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Kansas State has some familiar faces, but new coach in Weber as new era begins for Wildcats

Just about everyone is back this season for Kansas State — except the coach.

Frank Martin is gone to South Carolina, and former Illinois coach Bruce Weber has taken over. Returning players will be the key as Weber tries to prove that a couple of lean years in Champaign were an aberration.

He's off to a good start so far, having successfully "re-recruited" 12 lettermen, including six who started 10 games or more for the Wildcats in 2011.

Seniors Rodney McGruder, Jordan Henriquez and Martavious Irving all have considerable experience, and other players have logged meaningful minutes. McGruder led the team in scoring and 10 other categories last season; he and Henriquez were named to the Big 12's all-defensive team.

"You feel good that you're not kind of starting over," Weber said. "Even though it's a new coach and new system and new staff, you've got a group that's been together."

Retaining that group was a crucial first step for Weber, and the players say they are buying into Weber's way.

McGruder pointed out that his new coach has developed players who went on to play professionally. McGruder hopes to be the next name on that list.

Angel Rodriguez got a phone call from former Illinois guard and NBA star Deron Williams, who was in a situation similar to Rodriguez's when Weber took over for Bill Self in 2004. Williams told Rodriguez he never regretted staying at Illinois and playing for Weber.

Players all liked what they heard about the coach, but his genuine demeanor and impressive resume were what sold them.

"His words were what I wanted to hear, but that could come from anybody," Rodriguez said. "I guess I just looked at his basketball career as a coach, and I talked to my people, and I felt like it was the right decision to stay here."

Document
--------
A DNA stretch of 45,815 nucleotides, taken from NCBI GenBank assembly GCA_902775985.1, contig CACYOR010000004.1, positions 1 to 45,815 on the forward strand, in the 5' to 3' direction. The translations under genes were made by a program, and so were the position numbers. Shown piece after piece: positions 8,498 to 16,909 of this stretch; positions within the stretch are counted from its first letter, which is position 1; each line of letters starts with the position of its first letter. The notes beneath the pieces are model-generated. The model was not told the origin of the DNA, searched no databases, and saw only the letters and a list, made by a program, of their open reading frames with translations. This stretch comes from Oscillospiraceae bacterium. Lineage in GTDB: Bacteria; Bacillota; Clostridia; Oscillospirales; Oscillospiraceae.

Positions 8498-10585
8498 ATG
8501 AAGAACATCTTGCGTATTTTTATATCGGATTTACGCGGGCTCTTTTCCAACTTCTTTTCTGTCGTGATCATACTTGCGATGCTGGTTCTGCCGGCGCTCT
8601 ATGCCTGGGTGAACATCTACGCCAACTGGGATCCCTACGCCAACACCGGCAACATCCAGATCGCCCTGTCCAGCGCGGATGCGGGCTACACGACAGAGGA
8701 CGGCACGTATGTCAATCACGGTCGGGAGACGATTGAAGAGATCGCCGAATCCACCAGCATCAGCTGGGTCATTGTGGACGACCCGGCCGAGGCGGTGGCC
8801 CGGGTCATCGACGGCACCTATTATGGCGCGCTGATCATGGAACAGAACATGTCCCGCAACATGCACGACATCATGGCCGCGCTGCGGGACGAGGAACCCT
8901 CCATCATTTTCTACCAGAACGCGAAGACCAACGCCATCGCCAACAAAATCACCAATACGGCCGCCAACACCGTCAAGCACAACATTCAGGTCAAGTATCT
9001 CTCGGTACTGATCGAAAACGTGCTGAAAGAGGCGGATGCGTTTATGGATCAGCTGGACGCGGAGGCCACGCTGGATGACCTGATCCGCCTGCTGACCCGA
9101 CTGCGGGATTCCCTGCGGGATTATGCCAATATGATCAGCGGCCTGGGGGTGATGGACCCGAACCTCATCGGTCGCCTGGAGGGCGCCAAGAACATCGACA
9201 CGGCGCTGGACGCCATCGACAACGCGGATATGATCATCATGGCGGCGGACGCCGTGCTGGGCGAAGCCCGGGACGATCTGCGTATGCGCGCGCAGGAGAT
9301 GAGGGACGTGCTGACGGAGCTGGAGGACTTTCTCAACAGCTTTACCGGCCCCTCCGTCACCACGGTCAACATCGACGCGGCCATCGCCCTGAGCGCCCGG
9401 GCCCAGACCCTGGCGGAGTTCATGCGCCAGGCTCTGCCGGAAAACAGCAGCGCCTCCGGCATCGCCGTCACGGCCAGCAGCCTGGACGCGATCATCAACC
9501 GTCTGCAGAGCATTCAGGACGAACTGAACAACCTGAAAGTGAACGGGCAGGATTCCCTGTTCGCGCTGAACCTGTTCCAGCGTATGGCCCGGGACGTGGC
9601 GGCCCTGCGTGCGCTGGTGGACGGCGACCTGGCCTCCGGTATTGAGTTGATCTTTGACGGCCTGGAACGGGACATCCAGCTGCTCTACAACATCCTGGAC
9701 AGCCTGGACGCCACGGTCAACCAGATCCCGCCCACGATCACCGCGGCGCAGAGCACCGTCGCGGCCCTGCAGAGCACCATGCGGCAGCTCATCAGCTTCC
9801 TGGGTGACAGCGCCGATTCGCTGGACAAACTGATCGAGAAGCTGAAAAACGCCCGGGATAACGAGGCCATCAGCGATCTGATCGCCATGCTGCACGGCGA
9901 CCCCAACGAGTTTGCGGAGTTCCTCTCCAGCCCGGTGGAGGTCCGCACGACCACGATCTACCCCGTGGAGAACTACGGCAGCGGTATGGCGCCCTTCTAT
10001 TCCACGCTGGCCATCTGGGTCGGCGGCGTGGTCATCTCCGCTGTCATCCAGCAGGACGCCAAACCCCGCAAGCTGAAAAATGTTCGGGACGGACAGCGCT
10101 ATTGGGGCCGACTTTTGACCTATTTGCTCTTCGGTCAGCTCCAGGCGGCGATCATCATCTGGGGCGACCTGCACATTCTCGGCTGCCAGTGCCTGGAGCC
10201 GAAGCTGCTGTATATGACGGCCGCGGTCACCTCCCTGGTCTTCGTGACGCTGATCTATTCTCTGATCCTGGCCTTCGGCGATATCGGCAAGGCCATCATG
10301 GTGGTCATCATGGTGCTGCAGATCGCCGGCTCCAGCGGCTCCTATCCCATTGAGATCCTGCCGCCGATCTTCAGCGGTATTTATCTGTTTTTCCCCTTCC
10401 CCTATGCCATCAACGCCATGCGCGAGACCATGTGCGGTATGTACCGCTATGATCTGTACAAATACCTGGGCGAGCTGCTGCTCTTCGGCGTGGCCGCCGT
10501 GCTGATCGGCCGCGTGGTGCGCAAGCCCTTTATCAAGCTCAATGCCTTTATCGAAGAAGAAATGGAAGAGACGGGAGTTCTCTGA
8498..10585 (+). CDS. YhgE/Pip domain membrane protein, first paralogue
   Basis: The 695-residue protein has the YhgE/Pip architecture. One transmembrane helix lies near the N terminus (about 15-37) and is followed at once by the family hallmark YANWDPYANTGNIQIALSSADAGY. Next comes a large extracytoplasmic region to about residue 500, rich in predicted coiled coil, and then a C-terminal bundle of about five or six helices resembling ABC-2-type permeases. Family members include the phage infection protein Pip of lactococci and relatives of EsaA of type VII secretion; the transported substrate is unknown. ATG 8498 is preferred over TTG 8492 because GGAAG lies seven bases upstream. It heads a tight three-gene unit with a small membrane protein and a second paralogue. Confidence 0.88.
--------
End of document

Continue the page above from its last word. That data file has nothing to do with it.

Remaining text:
In addition to positive reviews and first impressions, Kansas State players found even more to like about their coach after seeing him in action during the team's summer tournament in Brazil.

Many consider Weber exceedingly mild-mannered in comparison to fiery Martin. When one of the overseas matchups began to get out of hand, Weber showed that he might have a little more fire in him than people realize.

In a game against Tijuca Club that included an astounding 78 free throws, Weber got ejected during the fourth quarter for protesting a foul that went against his team. This surprised everyone, and it worked in Weber's favor.

"He came in with an identity of a passive coach," Henriquez said. "He proved to me right there that he's not as passive as he looks."

With confidence in their coach, and with the bond between Weber, the staff and the players growing daily, the next issue on the docket is leadership.

While Weber sees leadership by example, vocal direction seems to be lacking.

"Somebody's got to grab it. Somebody's got to be a leader," Weber said. "We've talked a lot about holding everybody accountable, whether it's going to class, getting to practice, playing the intensity level, listening to coaches, saying the right things in the locker room. All that stuff kind of adds up and can be very, very important."

There are some obvious candidates. McGruder puts in as much time as anyone and plays hard nonstop. Rodriguez is the point guard, the floor general. Will Spradling understands the system perhaps better than anyone else. Weber could see any of these guys taking the reins.

For that to happen, though, someone has to speak up.

"Right now that's the main thing that we're working on," Spradling said. "We don't really have anybody that's vocal enough. (McGruder)'s never really been that vocal type of person. That's something that he's working on too. It could pretty much be anybody."

In the meantime, the seniors will continue to lead by example — and for now, that is OK.

"They're not as vocal as I'm sure they will be in the future, but they work hard," assistant coach Alvin Brooks said. "If they work hard, nobody else has any choice but to work hard because they've been through it before, and they've won a lot of games for Kansas State, so that's going to do nothing but help us get better as a team."